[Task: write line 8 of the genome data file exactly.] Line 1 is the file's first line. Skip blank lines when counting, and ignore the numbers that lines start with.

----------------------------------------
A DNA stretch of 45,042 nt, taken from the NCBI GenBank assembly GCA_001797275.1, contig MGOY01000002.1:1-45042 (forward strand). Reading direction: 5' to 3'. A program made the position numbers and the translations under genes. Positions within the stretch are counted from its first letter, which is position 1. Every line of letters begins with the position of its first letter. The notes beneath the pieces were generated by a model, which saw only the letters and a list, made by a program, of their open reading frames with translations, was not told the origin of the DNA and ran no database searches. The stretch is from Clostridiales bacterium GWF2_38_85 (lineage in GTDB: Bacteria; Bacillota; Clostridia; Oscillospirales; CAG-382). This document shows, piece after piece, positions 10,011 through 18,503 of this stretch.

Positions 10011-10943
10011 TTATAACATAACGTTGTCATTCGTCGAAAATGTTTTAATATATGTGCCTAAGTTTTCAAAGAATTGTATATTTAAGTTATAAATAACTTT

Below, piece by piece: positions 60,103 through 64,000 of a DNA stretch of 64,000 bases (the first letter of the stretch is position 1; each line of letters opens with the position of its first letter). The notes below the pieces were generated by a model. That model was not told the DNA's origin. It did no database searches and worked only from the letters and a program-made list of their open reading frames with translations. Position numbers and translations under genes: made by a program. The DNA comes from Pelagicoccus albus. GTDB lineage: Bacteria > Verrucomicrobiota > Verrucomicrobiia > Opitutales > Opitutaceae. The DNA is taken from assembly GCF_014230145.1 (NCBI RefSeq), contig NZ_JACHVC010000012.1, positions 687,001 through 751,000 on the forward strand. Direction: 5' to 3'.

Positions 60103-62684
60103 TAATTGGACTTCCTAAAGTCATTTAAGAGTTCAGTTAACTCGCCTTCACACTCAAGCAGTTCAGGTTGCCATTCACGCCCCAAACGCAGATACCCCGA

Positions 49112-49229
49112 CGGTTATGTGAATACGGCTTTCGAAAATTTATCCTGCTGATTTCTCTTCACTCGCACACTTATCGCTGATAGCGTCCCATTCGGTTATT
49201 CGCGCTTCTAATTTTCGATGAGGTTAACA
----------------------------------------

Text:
49112 CGGTTATGTGAATACGGCTTTCGAAAATTTATCCTGCTGATTTCTCTTCACTCGCACACTTATCGCTGATAGCGTCCCATTCGGTTATT